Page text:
The Beach Boys' latest album, That's Why God Made The Radio, was released on June 5th, 2012 and I feel like I can write a really good review of the album now.
Mike Love and Bruce Johnston had the Beach Boys touring band and Al Jardine was doing his own thing too. At that time almost all of the Beach Boys were involved in some sort of legal dispute about song writing credits or royalties and David Marks was writing "The Lost Beach Boy".
I don't think any of the Beach Boys were thinking about the year 2012 and how they were going to get together and make a new album and tour. In fact, I am positive none of the Beach Boys knew that would happen.
But look now! How dumb was I to think that the Boys didn't have it in them? Because they do have it in them to make great music.
The main things I want to impart about this album is 1. It might be the very last 2. Every member of the Beach Boys has an incredible voice (even at age 70) 3. It makes me feel very strongly.
I have always loved the Beach Boys' ballads the most and fortunately the album has plenty of moving ballads and even begins with a short ballad called "Think About The Days", a masterpiece conjuring up the vibes from the 1968 album "Friends" and the opener from that album, "Meant For You". The song has incredible vocal harmonies by all of the members of the band and instantly proves how incredible they still sound together. When I first heard this song I was finally able to breathe, thinking to myself - "This is going to be good!"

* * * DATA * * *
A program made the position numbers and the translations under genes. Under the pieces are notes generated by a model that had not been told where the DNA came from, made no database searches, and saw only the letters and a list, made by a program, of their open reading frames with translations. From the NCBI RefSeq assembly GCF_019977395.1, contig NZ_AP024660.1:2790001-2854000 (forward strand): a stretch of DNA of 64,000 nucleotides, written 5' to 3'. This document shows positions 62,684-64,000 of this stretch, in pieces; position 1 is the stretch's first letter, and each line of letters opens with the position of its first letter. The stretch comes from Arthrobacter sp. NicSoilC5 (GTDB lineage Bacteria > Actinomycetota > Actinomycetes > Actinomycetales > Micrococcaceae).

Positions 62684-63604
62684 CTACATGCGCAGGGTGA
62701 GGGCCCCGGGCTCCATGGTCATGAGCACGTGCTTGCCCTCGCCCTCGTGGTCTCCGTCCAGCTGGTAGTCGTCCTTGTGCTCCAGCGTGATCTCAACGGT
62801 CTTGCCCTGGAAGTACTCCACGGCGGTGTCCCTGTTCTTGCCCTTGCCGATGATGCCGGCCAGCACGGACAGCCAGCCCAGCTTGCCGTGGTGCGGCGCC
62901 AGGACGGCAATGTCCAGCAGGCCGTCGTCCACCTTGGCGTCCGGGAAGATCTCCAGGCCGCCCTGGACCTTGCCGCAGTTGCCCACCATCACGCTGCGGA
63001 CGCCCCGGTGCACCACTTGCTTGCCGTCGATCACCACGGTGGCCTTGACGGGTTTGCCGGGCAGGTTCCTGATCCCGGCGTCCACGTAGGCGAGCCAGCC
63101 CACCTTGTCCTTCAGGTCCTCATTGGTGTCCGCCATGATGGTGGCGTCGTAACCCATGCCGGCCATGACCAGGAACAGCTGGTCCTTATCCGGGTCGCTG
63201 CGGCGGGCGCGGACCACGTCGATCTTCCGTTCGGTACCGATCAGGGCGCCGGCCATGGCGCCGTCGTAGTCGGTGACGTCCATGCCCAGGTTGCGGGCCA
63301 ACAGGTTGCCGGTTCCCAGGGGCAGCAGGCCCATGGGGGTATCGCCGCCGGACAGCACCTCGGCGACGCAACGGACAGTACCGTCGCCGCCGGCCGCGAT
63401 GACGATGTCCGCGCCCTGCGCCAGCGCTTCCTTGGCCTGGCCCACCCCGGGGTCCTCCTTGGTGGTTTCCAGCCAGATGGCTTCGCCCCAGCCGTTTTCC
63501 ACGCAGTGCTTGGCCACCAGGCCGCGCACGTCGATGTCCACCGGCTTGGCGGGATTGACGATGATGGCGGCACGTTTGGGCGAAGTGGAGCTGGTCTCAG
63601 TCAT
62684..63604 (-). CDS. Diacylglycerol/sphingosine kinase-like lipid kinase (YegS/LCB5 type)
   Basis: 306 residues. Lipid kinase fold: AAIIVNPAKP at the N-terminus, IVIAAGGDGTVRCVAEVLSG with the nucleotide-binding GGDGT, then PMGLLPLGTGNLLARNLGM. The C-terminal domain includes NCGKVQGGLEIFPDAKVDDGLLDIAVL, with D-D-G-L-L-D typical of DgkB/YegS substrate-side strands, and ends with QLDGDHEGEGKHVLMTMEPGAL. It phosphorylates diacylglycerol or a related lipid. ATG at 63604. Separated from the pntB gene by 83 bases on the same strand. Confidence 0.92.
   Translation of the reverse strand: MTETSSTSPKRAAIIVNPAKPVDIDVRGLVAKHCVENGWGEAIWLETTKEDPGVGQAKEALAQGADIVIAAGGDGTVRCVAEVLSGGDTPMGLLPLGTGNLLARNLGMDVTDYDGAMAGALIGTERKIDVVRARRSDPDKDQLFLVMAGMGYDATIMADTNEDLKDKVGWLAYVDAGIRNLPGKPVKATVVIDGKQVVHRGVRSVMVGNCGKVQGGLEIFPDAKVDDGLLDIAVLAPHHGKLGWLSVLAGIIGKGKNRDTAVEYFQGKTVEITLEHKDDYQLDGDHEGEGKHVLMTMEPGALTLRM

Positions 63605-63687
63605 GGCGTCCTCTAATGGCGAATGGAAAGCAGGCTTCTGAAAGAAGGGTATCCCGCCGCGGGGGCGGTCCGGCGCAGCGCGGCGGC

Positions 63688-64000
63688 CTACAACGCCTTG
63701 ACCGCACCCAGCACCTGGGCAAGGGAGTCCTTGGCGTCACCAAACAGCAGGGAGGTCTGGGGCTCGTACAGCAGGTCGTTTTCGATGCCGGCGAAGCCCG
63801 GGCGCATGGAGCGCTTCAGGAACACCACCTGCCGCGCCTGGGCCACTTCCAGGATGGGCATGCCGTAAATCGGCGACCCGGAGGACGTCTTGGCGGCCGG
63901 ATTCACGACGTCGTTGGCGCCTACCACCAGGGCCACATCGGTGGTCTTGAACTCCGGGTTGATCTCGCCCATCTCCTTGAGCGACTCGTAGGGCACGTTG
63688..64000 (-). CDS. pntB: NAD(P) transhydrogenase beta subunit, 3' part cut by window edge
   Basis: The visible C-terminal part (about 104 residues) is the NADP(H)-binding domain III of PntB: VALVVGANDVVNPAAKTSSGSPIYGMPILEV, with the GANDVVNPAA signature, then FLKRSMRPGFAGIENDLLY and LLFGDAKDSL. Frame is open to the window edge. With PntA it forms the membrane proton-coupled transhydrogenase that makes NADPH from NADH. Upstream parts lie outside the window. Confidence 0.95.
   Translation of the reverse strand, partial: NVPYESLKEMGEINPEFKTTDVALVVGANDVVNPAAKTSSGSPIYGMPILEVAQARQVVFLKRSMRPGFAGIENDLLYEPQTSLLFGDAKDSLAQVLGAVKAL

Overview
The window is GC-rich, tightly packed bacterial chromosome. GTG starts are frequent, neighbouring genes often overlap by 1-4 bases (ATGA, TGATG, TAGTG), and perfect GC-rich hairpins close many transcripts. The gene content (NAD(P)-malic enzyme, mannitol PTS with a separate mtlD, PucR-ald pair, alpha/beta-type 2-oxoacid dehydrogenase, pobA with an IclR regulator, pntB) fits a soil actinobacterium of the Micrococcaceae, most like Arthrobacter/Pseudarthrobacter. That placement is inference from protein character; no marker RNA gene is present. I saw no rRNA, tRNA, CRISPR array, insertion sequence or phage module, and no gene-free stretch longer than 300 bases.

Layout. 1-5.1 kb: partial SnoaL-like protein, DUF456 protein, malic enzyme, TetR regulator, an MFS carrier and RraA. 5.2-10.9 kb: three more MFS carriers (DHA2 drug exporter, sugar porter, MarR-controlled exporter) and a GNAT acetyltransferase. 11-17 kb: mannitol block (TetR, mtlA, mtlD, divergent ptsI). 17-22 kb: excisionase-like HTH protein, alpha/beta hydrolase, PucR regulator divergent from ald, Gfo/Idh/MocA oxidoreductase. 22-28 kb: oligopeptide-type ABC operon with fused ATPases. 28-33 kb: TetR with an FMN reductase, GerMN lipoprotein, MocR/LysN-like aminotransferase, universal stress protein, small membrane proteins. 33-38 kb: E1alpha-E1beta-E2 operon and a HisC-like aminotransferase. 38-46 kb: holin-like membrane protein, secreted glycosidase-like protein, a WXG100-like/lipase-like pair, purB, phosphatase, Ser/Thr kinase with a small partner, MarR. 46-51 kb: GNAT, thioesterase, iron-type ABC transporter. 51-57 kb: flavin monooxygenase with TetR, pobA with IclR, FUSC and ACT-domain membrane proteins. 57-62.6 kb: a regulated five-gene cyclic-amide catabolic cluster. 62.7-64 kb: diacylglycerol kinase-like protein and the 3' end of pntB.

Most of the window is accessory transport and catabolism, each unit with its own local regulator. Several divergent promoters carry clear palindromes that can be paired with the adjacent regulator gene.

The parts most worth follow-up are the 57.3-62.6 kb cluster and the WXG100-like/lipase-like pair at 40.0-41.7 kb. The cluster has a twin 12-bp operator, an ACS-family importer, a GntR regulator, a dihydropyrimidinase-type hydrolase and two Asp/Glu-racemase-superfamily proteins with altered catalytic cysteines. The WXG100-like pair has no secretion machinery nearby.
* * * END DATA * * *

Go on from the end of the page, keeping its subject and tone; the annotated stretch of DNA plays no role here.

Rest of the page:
Second, the title track, "That's Why God Made The Radio" acts like a new anthem for the band. With trademarked vocal harmonies and key changes, it's easy to tell that this will go down in the list of best Beach Boys songs. Very upbeat. The music video for this song is also quite nice with a quick cameo by the Boys.
Third, the song "Isn't It Time" begins with some Ukelele chords and more uplifting vocal harmonies. I truly love the happiness of this song and hearing the Beach Boys perform it live during their tour lit up my life. This one is a really upbeat, fast-tempo tune.
The fourth song on the album is a huge stand out. "Spring Vacation" is an organ and guitar driven pop rocker that screams to have the late Carl Wilson singing it. When I hear Brian sing "Hallelujahhhh" I can hear Carl's voice. This song also has a great breakdown and solo at about 2:10 that brings me back to the solo in "I Get Around". This is A+ pop song writing, executed by the finest singing band America ever had.
The fifth song, "The Private Life of Bill and Sue" is unfortunately the weakest song on the album mainly because of the lyrical content and Parrothead influenced music (I hate Jimmy Buffett). I think re-writing the lyrics to "What would I be without me and you" would have made this song 50% better.
The next song, "Shelter" makes up for the previous song with its powerful chorus and early 60's influenced backing vocals. The chorus is sung by Jeffrey Foskett and gives me chills down my spine. This song reminds me a bit of "The Little Girl I Once Knew", with the way the song goes quiet for a second before the chorus begins. This one is a little bit more experimental in its structure than the rest of the songs on the album, so I give it extra points for being interesting.
The seventh song, "Daybreak Over The Ocean" starts with some very huge vocal harmonies and then moves into a verse that reminds me of "Kokomo" with Mike Love's singing and the percussion used. It's basically a nice island jam. However, this song is far superior to Kokomo and features a really nice guitar/marimba solo at 2:30!
The next song, "Beaches In Mind", begins with more HUGE vocal harmonies before a powerful drum beat arrives, similar to the beginning of "Do It Again". This is a really nice surf rock song and even has some cool talk box parts in it (remember Frampton Comes Alive?). Overall, this one isn't my favorite cut on the album, just because I don't like rockers, so ignore me.